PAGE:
LAURINBURG — Meaghan Nedow, a Therapeutic Horsemanship Management Business Major at St. Andrews University, spent the summer of 2013 doing an internship with H&H Stables in Empire, Mich., a trail riding, boarder and equestrian training facility.
It was a comfortable fit, as it was the same place she had worked since she was 17 years old.
“I had just moved to the area and I saw an ad in the newspaper looking for guides,” Nedow said. “I was only 17 at the time but I called to apply. I pestered him and pestered him until he let me come out to ride.”
That ride started a working relationship that saw Nedow working each summer, moving up to manager after two years. In year three, the owner shared that he was looking toward retirement and hoped to work out a deal to allow her to take over.
Until that happens in May, Nedow will be preparing herself mentally for the task — but that process truly started while working as an intern.
“During my internship I was involved much more with the aspects of hiring and firing staff, scheduling rides and workers, ordering feed, answering the phone and many other general horse care activities,” she said. “I also was involved a lot more with the training of our own trail horses.
“I think that every task that I undertook taught me more about the business that I didn’t know beforehand and definitely opened my eyes to many different aspects of the business,” Nedow continued. “It can be hard with so much stuff going on to manage every single thing between the people and the horses. It takes a lot of organization and communication to allow the business to function smoothly.”
This new perspective, as an owner in training, also meant being more at the front of the business in making decisions.
“One of my proudest and also saddest moments while on the job had to do with the unpredictability of horses,” she said. “We had two horses colic over the course of two days. I had both horses show me signs of colic so I pulled them out of the rides and checked their vital signs. I had never had actual experience with that at all until that point. I did, thankfully, learn a lot about horse sicknesses in one of my classes at St. Andrews so I was able to apply that to the situation.”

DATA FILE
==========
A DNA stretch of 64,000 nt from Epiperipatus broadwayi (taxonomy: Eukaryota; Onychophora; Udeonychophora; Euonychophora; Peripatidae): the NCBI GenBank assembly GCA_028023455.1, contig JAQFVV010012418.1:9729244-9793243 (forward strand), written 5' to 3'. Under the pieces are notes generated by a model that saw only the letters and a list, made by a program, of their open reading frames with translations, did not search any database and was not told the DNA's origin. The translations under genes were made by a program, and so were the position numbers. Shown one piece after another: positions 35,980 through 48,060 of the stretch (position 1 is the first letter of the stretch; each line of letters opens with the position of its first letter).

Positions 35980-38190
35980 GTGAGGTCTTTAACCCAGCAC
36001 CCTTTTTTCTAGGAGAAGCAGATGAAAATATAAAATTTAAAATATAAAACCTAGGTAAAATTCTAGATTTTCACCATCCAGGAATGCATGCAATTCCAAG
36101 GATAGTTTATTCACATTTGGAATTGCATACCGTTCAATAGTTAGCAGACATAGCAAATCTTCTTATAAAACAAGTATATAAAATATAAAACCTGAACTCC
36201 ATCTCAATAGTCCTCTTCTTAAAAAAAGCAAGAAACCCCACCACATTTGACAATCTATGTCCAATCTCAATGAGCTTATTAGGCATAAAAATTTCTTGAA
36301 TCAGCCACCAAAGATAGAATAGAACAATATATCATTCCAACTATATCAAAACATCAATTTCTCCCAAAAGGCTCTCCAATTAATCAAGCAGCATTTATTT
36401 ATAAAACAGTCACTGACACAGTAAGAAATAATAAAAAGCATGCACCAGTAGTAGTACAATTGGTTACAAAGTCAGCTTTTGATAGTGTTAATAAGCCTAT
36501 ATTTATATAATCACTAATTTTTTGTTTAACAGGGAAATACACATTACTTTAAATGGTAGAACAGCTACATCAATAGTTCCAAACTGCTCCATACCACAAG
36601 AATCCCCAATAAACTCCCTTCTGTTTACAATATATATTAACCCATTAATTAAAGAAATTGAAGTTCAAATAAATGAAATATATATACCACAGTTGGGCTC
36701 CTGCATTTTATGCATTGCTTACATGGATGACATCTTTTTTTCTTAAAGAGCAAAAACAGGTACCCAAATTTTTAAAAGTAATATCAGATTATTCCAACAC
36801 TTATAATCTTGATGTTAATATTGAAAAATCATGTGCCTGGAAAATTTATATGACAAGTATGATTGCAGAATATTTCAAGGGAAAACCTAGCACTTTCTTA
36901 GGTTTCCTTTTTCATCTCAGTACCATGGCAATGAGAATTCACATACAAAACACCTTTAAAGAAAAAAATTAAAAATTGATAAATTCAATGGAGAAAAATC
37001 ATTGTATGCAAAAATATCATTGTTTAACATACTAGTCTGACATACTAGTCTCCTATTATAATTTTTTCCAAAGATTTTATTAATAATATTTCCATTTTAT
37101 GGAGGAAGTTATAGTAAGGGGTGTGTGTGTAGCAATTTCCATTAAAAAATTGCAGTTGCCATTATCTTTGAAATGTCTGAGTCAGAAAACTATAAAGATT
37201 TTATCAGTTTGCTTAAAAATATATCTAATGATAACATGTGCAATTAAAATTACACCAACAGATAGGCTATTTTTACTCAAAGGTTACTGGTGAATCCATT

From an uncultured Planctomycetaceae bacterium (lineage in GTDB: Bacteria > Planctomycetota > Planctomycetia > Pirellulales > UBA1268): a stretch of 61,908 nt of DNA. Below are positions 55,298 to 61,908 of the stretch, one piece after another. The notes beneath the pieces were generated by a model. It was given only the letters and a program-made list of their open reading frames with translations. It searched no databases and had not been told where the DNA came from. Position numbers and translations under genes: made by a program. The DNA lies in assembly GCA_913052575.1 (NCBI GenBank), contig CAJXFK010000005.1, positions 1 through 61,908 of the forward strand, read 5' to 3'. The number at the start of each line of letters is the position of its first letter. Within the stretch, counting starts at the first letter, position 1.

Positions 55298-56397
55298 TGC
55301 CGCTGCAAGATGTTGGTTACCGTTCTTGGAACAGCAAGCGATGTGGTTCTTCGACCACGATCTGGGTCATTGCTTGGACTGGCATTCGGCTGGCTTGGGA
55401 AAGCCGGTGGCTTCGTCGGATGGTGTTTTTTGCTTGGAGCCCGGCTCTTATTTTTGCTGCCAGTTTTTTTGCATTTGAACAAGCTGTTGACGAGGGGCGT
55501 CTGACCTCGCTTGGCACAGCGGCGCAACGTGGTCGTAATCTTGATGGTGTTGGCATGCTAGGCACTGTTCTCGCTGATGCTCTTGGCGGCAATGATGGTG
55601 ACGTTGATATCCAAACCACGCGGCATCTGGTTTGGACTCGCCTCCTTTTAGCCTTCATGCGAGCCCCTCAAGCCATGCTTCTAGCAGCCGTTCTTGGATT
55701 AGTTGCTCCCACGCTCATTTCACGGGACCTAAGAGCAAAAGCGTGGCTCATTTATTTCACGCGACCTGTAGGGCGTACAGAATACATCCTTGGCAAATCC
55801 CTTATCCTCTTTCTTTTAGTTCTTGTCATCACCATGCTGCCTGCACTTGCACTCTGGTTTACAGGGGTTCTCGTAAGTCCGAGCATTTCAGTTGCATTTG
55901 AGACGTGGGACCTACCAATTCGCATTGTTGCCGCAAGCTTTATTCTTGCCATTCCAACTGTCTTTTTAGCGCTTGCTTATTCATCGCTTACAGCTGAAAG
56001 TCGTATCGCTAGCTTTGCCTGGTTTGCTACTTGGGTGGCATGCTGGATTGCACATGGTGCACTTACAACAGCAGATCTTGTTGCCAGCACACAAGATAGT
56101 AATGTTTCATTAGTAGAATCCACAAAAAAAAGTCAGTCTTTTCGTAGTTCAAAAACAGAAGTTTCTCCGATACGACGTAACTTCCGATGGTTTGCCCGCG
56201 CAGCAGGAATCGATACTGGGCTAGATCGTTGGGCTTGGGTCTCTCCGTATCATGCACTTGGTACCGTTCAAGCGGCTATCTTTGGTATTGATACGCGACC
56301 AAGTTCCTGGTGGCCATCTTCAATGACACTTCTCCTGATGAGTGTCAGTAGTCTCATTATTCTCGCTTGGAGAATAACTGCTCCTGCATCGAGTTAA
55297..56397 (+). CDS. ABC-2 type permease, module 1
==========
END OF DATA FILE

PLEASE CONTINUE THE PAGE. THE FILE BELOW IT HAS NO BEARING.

Unfortunately, despite Nedow’s quick action and the work of the staff, one of the horses had to be put down.
“I was also involved in the choice to do so, which, again, I had never had to face. I had never actually seen a horse be put down or had to deal with the death of a horse that I really cared for. It was very heartbreaking.”
Not all the leadership decisions were as heart wrenching. Nedow also took the lead on the marketing for the business. She served as the liaison for the website developer, taking and sending pictures in a timely manner. She also did more on the training side, taking it upon herself to work with one of the boarder horses.
“I started riding Blue at least once every day,” she said. “I started to see improvement after just the first week of riding. After a few weeks he had calmed down so much that I decided that I could put other guides on him. He ended up becoming a real asset to the rides and was a great guide horse.”
Nedow also became much more aware of the need to delegate and trust the people around you.
“I have a tendency to want to do it myself because I know exactly what I want done and how I want it done and don’t always know if other people will be able to do it that way,” she said. “Having to do group work at St. Andrews helped me to learn to trust my people and check in. We all need to have a game plan to focus our thoughts.”
As she takes over the business, one big piece of the game plan is to start up a therapeutic horsemanship program. Nedow has already started on a business plan with a goal of having the therapeutic horsemanship aspect of the business up and running within five years. Her initial plan includes focusing on those with physical disabilities within the program. She is also going to begin building a volunteer and staff base to support the program while trying to decide if she will go the non-profit or for-profit route.
With all of this waiting for her after graduation, Nedow is appreciative for the groundwork that was laid throughout her education and particularly during this internship experience.
“(The owner) really let me take the lead on everything and would offer insights and advise based on what he saw and constant feedback about what was going good and what needed to be fixed,” she said. “I think I learned a lot more this way that I would have if he would have just told me what to do and how to do it. I got to really develop my own way of doing things and my own style of management and what worked for me as well as how everyone else responded to it.”
Nedow was forced by the internship requirements to do a greater amount of reflection on a regular basis than she would have if it was just another some of work. It proved far more valuable than she initially thought.
“All of the events and issues that happened really helped me realize that if I can make it through all of that, then I can handle a lot more than I thought,” she said. “I never really did much self reflection in previous years of working there, but when I look back on what I faced in just this past summer and how much I have grown and learned, I am amazed.”
Melissa Hopkins is director of Communications for St. Andrews University.